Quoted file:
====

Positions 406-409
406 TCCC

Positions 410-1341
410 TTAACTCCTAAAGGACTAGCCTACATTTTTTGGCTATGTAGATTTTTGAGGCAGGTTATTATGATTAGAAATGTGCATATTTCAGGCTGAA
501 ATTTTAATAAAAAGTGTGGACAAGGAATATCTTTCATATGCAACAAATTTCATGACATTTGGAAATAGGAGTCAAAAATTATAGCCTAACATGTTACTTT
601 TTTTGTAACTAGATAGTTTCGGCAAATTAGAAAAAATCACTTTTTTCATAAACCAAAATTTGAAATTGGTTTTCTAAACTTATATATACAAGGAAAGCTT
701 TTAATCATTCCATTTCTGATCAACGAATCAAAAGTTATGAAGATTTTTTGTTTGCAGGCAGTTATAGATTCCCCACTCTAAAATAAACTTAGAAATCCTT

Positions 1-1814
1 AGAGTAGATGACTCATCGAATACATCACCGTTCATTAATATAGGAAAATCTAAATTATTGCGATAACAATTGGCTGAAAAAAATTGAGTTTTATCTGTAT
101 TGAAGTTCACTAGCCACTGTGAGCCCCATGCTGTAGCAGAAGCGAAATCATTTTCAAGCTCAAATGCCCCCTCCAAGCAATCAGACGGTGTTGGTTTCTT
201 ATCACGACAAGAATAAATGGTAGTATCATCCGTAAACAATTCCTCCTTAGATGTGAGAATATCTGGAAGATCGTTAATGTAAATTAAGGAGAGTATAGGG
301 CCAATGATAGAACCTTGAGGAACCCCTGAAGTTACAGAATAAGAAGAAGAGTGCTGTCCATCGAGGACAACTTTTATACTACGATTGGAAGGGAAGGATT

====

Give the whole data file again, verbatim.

Positions 406-409
406 TCCC

Positions 410-1341
410 TTAACTCCTAAAGGACTAGCCTACATTTTTTGGCTATGTAGATTTTTGAGGCAGGTTATTATGATTAGAAATGTGCATATTTCAGGCTGAA
501 ATTTTAATAAAAAGTGTGGACAAGGAATATCTTTCATATGCAACAAATTTCATGACATTTGGAAATAGGAGTCAAAAATTATAGCCTAACATGTTACTTT
601 TTTTGTAACTAGATAGTTTCGGCAAATTAGAAAAAATCACTTTTTTCATAAACCAAAATTTGAAATTGGTTTTCTAAACTTATATATACAAGGAAAGCTT
701 TTAATCATTCCATTTCTGATCAACGAATCAAAAGTTATGAAGATTTTTTGTTTGCAGGCAGTTATAGATTCCCCACTCTAAAATAAACTTAGAAATCCTT

Positions 1-1814
1 AGAGTAGATGACTCATCGAATACATCACCGTTCATTAATATAGGAAAATCTAAATTATTGCGATAACAATTGGCTGAAAAAAATTGAGTTTTATCTGTAT
101 TGAAGTTCACTAGCCACTGTGAGCCCCATGCTGTAGCAGAAGCGAAATCATTTTCAAGCTCAAATGCCCCCTCCAAGCAATCAGACGGTGTTGGTTTCTT
201 ATCACGACAAGAATAAATGGTAGTATCATCCGTAAACAATTCCTCCTTAGATGTGAGAATATCTGGAAGATCGTTAATGTAAATTAAGGAGAGTATAGGG
301 CCAATGATAGAACCTTGAGGAACCCCTGAAGTTACAGAATAAGAAGAAGAGTGCTGTCCATCGAGGACAACTTTTATACTACGATTGGAAGGGAAGGATT